Q&A: Journalism professor and former editor-at-large of Newsweek Evan Thomas| Apr 29, 2014
Evan Thomas, former editor-at-large at Newsweek who has taught journalism at the University for seven consecutive years, will be leaving Princeton at the end of the academic year. As a professor, he lived at the top of Blair Tower, and students and faculty alike say that he observed the Princeton student culture more closely than most. After Princeton, he will continue his writing career; he is currently working on a biography of President Richard Nixon. Before a farewell reception on Tuesday, Thomas spoke with The Daily Princetonian about his time here, student life at the University and the culture of busyness that, he says, dominates the student body.
Daily Princetonian: You have a background in magazine writing. How did you end up teaching at Princeton?
Evan Thomas: I was interested in teaching writing, and I heard that Princeton had this incredible Ferris program where you could come and teach writing for a semester. I did it in 2003, and I liked it so much that when they made it a five-year appointment, I applied for it, got it and then got a two-year extension.
DP: From what you’ve seen in your classes and read around on campus publications, are Princeton students good journalists, or at least do they have the potential to be good journalists?
ET: Princeton students would make fantastic journalists because they are curious and smart, and by and large know how to write. Whether they want to be journalists is a different question.
DP: Do you think a fair number of people here want to be journalists?
DP: Why do you think that is?
ET: I’m not sure. It could be that the pay in journalism is not great, and journalism is going through a rocky patch right now, but I think Princeton produces relatively few journalists. There’s a lot of interest in the journalism courses at Princeton, and journalism can be a great career, but the lure of Wall Street is strong.
DP: How has Princeton changed in your years here, both in terms of the student body and the overall institution?
ET: It’s become more diverse. Princeton is continuing its long evolution from being a school for privileged white males to a national and international institution.
DP: You wrote an op-ed in the ‘Prince’ last year where you said that your first impression of Princeton students was that they were stoic. In the op-ed, however, you said that that opinion had been sort of reversed. Where do you stand right now?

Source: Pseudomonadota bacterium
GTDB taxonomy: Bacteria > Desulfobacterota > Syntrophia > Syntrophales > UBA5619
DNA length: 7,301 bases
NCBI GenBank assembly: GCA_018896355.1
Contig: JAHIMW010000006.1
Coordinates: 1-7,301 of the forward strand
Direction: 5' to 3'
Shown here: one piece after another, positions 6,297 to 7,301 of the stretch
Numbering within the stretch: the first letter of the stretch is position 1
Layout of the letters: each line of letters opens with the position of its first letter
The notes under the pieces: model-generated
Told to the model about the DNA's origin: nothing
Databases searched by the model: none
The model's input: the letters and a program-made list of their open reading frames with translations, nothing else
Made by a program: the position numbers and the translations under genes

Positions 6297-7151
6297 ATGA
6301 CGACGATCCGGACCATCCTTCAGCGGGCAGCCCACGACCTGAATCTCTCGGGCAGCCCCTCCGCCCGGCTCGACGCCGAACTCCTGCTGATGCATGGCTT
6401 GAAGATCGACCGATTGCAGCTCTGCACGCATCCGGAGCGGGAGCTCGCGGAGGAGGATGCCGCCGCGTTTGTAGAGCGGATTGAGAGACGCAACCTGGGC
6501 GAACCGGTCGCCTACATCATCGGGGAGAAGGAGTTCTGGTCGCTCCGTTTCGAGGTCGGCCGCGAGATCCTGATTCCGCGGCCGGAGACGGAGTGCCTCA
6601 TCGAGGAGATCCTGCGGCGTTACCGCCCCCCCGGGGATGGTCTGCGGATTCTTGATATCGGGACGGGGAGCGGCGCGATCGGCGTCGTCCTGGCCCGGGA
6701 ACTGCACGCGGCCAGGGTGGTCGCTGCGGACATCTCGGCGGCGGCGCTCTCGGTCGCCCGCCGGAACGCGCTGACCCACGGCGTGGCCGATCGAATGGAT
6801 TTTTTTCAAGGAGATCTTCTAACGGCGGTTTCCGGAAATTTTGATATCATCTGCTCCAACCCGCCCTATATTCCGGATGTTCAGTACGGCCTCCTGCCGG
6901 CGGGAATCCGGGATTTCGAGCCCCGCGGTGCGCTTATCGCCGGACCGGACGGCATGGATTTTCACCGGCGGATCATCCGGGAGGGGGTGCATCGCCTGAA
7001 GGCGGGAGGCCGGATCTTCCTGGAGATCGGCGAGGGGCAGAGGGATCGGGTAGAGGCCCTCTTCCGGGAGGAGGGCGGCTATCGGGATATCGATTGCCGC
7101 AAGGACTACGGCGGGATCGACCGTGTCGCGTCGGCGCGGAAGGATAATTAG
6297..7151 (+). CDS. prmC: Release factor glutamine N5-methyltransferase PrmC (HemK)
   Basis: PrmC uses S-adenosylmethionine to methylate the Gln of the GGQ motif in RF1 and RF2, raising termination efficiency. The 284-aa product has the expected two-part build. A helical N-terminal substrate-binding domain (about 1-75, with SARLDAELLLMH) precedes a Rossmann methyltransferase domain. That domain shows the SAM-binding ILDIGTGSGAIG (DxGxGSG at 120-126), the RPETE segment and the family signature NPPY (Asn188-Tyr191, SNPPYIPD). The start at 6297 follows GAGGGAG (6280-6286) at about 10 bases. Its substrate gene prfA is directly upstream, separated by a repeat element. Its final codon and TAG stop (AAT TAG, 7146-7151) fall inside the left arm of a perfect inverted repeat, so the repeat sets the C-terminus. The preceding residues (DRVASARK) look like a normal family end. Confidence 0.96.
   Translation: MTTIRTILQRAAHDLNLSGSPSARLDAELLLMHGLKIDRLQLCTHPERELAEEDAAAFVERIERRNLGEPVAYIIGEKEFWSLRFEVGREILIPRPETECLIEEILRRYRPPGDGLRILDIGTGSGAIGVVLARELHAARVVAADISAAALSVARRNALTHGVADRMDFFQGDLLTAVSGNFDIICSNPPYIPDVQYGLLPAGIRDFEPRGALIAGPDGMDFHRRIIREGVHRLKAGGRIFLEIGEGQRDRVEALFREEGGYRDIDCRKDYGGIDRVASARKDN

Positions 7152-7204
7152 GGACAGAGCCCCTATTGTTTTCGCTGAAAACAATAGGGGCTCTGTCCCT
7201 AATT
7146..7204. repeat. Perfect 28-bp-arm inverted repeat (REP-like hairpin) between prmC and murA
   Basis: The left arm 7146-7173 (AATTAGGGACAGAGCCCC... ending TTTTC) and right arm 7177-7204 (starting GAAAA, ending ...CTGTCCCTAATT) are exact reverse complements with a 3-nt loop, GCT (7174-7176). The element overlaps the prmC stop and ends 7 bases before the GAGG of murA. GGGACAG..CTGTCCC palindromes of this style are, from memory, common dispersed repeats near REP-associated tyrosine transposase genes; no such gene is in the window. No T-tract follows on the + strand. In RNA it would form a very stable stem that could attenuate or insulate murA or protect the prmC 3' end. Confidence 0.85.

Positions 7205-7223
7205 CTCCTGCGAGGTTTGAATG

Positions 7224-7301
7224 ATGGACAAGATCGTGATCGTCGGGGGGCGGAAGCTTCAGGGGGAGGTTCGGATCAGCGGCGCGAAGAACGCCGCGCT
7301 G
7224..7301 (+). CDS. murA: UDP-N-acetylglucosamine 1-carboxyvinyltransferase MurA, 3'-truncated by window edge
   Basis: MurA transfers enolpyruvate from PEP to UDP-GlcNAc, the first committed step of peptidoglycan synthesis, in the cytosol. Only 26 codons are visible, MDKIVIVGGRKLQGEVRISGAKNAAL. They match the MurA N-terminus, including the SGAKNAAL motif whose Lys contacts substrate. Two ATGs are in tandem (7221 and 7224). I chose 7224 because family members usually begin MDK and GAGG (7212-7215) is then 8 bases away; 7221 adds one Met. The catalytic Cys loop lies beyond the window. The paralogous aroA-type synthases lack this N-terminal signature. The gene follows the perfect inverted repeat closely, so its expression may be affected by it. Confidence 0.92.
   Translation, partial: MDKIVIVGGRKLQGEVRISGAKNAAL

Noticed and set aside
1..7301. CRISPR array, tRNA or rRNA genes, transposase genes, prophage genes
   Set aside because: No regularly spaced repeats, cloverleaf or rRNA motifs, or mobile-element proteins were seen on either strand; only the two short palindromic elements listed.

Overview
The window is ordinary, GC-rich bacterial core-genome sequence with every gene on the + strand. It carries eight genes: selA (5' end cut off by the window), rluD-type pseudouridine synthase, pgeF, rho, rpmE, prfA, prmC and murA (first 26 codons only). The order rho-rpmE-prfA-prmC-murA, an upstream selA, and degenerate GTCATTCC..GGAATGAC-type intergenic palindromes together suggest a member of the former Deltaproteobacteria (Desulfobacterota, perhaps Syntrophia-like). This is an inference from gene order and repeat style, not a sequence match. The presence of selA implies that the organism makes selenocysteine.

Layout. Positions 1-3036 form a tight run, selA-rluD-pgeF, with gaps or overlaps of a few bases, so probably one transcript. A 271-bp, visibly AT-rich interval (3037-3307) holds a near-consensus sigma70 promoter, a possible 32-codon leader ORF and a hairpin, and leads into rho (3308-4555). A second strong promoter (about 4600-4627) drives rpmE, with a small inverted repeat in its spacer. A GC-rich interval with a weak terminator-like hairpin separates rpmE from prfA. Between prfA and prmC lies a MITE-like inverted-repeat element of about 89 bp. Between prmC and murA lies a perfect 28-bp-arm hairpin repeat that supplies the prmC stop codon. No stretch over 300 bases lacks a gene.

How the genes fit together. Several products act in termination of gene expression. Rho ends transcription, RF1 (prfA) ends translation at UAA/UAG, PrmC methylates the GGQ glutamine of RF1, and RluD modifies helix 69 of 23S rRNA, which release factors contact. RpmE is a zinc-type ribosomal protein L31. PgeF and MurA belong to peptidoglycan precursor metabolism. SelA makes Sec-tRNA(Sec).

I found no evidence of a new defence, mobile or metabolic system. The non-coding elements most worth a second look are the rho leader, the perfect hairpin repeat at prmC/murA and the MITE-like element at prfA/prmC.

ET: I still think they are stoical, and I admire that. I wish that they felt more comfortable talking about failure because I think that one can pay a price if you keep it all bottled up. I think that pride is admirable, but it has produced a lot of stress and unnecessary heartache.
DP: In the column you also talked about what it feels like to be hosed from an eating club. How do you feel about the eating clubs?
ET: I think that if I were 19 I’d try to join one, for better or worse. I can sure see the appeal of this type of supportive community. But there is no doubt that Bicker can be painful.
DP: Would you want to be a Princeton student now?
ET: Yes. Princeton students are unbelievably lucky, and I was lucky to teach them. They are an unbelievable community of very smart people supported by very smart people.
DP: There is an article that is very popular here, it is David Brooks’ “The Organization Kid,” which was published in 2001. The premise of the article is that students are overworked but that they don’t complain about it or protest. Do you think that is still true today?
ET: I think political activism is dead on most elite campuses, so Princeton is no different. I went to college in a different time, when people were raising hell, and there were good things about that and there were bad things about that.
DP: It’s not only about political activism, but also the sort of attitude where there is too much complacency ...
ET: I don’t worry so much about complacency as about busyness. My chief worry about Princeton students is that they are too relentlessly busy doing too many things and I wish they could find a way to slow down and savor a little more of what they do and, from time to time, go deeper. Although I think that independent work and some extracurriculars, like The Daily Princetonian, give you that chance.
DP: But what is the root of Princeton students being so busy?
ET: I think high school has been bad for Princeton students. They join this relentless race to rack up achievements, and I understand it, but I think it’s unfortunate when they get to college.